As caravan concerns rise, Laredo’s Bishop Tamayo urges respect, compassion for migrants

December 11, 2018

HOUSTON — Laredo’s Bishop James A. Tamayo is calling Church leaders and lay faithful to “extend the compassion of Christ” to those who come to Catholic churches in need.

Bishop Tamayo leads the youngest diocese in Texas and the U.S. The south Texas city of Laredo borders the Mexican city of Nuevo Laredo, and local Catholic leaders are “preparing to help in any way ... should the caravan come to our doorsteps,” he said.

His comments come as tensions with tear gas and violence rise on the far west part of the U.S.-Mexico border in Baja California. Thousands of people with a caravan from Central America began arriving in Tijuana, Mexico, Nov. 13, and more continue to arrive.

Bishop Tamayo said his diocesan and social services staff have met with local and national border officials to ensure that the position of the Catholic Church on immigration is known.

The government knows of the Church’s respect of the nation’s laws, he said, “but also of our desire if some (migrants) come in need of health care, if some come to try to reunite with family members, we want to help them through the legal process or if they’re at our door and they need food, they need medical care and attention, they want to tell their story and seek asylum from violence and from the governmental structures of their own country, they should be heard.”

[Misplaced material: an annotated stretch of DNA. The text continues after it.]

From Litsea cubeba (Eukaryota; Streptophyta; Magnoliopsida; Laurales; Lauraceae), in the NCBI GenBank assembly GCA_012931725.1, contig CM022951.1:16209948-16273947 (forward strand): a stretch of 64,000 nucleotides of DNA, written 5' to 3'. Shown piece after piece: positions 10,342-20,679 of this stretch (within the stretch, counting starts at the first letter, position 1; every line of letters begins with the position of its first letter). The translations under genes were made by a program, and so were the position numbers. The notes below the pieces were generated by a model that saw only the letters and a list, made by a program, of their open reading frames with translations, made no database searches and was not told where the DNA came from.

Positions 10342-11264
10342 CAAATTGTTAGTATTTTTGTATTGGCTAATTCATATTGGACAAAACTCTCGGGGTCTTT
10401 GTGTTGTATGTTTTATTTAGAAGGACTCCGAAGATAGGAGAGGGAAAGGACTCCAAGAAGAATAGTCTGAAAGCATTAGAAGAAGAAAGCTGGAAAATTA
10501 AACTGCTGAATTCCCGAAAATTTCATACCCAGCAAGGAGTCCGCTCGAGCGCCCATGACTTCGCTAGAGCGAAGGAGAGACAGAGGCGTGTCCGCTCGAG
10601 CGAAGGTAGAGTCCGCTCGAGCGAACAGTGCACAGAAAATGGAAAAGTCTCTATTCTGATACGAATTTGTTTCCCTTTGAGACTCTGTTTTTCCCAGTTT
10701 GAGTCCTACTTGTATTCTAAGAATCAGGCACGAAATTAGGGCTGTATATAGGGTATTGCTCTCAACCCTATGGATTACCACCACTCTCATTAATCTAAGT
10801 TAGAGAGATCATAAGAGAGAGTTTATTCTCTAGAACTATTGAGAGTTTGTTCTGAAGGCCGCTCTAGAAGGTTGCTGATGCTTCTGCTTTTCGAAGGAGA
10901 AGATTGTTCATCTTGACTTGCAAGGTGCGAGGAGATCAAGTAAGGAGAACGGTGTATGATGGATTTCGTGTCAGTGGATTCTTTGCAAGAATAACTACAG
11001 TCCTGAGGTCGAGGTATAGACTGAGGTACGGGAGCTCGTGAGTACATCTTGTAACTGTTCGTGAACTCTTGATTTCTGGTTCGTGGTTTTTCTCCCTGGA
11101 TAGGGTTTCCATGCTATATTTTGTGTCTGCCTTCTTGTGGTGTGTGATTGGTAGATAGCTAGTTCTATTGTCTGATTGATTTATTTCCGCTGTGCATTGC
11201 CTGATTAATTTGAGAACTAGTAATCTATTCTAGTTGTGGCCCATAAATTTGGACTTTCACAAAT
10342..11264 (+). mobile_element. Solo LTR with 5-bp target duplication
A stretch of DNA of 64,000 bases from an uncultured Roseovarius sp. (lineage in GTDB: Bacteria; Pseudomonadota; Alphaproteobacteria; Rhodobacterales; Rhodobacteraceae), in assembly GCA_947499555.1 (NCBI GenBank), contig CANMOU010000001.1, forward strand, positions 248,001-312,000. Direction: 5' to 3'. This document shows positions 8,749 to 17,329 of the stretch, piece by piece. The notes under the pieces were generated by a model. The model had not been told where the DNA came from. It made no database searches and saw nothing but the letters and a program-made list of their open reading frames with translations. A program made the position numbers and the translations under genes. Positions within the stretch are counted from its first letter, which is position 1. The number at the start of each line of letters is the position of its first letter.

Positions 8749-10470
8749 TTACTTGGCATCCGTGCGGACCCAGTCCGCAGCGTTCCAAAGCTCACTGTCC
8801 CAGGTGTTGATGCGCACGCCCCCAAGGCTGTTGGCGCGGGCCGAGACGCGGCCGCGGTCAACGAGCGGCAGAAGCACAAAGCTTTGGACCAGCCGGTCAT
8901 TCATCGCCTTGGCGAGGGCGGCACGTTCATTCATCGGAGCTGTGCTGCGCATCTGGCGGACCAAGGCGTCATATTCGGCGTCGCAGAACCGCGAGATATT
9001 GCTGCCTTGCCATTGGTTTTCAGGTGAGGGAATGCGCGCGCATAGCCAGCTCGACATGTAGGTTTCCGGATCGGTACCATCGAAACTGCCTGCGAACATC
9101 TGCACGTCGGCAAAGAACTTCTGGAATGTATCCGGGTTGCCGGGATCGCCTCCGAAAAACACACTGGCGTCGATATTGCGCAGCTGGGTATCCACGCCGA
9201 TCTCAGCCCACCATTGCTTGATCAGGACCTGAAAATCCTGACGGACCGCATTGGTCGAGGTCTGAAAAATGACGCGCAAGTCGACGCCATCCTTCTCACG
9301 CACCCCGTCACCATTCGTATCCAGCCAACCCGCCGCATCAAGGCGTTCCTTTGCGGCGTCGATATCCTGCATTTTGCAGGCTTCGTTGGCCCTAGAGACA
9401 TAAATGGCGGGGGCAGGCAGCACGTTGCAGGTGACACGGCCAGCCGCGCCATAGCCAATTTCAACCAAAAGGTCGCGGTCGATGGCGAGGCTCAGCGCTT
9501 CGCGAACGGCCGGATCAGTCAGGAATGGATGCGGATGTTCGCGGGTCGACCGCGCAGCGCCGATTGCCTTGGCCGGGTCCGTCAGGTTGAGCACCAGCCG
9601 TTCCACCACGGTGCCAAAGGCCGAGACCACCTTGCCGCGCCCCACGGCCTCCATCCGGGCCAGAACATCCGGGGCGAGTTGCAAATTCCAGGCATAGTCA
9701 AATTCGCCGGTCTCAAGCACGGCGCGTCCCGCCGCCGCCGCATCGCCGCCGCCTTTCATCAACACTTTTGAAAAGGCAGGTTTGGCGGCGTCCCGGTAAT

Respect is key to the process of dialogue with local and national officials, Bishop Tamayo said.
“We need to respect them because they have policies and guidelines,” he continued. “When we can tell them we know what you must do or what your policies state, we need to help you to see where the Church stands too. We respect all of that but in turn we ask you to come to know us. Our Church is composed of the people of the community.”

Bishop Tamayo said Church leaders tell border officials that “as you stand at the border following your law of safeguarding the frontier, we stand too at a border to see that everyone that comes, knocks, that travels across or desires to travel across is respected, is assisted with their questions, their concerns, their immediate needs.”

Still, with this “there is a spirit of collaboration,” he said.